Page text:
Subject(s)
Antineoplastic Agents/therapeutic use , COVID-19/complications , Hematologic Diseases/complications , Immunotherapy , Adult , Age Factors , Aged , Aged, 80 and over , Antineoplastic Agents/administration & dosage , COVID-19/mortality , COVID-19/therapy , Comorbidity , Cross Infection/complications , Female , Hematologic Diseases/drug therapy , Hematologic Diseases/mortality , Hematologic Diseases/therapy , Hematopoietic Stem Cell Transplantation , Humans , Leukemia/complications , Leukemia/drug therapy , Leukemia/mortality , London/epidemiology , Lymphoma/complications , Lymphoma/drug therapy , Lymphoma/mortality , Male , Middle Aged , Respiration, Artificial , Retrospective Studies , Risk Factors , SARS-CoV-2 , Thrombophilia/drug therapy , Thrombophilia/etiology , Treatment Outcome , Young Adult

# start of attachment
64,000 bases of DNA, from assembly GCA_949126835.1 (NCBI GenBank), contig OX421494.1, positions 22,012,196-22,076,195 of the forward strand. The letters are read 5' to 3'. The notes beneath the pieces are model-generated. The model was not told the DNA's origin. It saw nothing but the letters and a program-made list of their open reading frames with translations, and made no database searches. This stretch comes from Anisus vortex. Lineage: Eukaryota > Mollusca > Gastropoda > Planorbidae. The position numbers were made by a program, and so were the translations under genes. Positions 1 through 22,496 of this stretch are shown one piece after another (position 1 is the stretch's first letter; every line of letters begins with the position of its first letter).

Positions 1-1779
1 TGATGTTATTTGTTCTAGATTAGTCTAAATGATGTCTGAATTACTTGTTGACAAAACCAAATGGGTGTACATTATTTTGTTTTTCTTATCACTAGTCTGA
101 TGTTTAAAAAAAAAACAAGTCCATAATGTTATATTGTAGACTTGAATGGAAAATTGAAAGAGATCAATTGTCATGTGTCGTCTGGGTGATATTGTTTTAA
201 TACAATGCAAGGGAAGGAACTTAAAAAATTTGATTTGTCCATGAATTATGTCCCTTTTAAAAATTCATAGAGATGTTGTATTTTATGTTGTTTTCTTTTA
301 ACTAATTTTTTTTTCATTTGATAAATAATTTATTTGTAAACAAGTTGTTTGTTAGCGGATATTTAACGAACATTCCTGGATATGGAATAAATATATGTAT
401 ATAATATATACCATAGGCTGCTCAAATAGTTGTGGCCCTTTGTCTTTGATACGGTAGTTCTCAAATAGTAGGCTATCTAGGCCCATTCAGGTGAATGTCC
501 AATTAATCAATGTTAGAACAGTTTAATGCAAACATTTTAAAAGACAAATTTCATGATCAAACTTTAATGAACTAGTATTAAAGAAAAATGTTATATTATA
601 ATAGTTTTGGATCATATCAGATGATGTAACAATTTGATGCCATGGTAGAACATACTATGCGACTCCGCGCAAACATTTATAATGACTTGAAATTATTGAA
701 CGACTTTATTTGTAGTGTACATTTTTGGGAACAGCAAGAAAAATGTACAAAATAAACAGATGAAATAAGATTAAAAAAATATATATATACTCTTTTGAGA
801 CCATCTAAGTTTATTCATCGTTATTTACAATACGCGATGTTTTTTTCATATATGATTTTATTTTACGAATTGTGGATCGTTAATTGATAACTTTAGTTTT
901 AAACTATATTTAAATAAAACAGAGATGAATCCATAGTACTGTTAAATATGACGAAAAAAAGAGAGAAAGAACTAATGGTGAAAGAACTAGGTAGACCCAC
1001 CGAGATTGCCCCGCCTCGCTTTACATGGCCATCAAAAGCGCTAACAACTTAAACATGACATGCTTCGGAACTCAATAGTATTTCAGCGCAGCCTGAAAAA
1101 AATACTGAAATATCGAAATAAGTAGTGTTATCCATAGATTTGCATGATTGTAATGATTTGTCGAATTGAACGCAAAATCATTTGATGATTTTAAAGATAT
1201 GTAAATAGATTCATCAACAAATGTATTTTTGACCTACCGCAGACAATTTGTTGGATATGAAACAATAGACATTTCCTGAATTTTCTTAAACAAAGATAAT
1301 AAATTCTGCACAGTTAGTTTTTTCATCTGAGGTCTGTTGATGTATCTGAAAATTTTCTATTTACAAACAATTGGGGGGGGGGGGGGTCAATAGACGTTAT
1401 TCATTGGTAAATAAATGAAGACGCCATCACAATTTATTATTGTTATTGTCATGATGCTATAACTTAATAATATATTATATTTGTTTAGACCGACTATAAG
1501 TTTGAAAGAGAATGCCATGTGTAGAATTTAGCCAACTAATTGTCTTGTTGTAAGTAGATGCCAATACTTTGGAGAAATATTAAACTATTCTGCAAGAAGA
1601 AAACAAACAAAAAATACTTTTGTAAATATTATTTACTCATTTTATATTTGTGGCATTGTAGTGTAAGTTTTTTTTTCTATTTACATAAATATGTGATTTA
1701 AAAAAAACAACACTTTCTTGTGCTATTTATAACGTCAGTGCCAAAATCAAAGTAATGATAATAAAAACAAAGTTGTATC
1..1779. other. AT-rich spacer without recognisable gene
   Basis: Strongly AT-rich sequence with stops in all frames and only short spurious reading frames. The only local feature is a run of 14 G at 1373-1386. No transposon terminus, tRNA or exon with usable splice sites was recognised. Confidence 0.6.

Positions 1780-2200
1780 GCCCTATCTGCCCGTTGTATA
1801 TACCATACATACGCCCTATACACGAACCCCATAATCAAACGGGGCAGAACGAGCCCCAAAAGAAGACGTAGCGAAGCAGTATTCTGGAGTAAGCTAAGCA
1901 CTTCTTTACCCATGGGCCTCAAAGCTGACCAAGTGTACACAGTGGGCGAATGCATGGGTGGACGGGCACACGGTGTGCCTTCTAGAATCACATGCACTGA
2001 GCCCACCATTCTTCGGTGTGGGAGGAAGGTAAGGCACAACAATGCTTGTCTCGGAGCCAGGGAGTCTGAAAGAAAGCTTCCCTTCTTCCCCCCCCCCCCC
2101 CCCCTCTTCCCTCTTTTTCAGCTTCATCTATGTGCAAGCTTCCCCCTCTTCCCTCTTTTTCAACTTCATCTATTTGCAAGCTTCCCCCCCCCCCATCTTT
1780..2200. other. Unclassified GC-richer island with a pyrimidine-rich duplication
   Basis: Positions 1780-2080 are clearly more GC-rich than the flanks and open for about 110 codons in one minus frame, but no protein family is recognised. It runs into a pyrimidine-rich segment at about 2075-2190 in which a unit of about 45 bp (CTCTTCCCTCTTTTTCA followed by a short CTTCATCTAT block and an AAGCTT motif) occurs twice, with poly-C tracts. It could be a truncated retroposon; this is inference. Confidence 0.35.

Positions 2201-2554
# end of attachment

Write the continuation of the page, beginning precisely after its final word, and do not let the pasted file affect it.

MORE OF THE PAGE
20.
Oncol Nurs Forum ; 47(6): 629-630, 2020 11 01.
Article in English | MEDLINE | ID: covidwho-874113

ABSTRACT

Infusion of antineoplastic medications in nontraditional settings, including the home, is not a new concept. However, the emergence of the novel coronavirus, COVID-19, has accelerated conversations around ensuring that patients with cancer can continue timely cancer treatment regimens while minimizing their risk of COVID-19 exposure and infection. Administration of antineoplastics through home infusion has been offered as a potential solution and continues to gain momentum among healthcare facilities and third-party payers.


Subject(s)
Antineoplastic Agents/administration & dosage , Home Infusion Therapy/nursing , Neoplasms/drug therapy , COVID-19 , Coronavirus Infections/epidemiology , Humans , Oncology Nursing , Pandemics , Pneumonia, Viral/epidemiology , Risk , Societies, Nursing , United States/epidemiology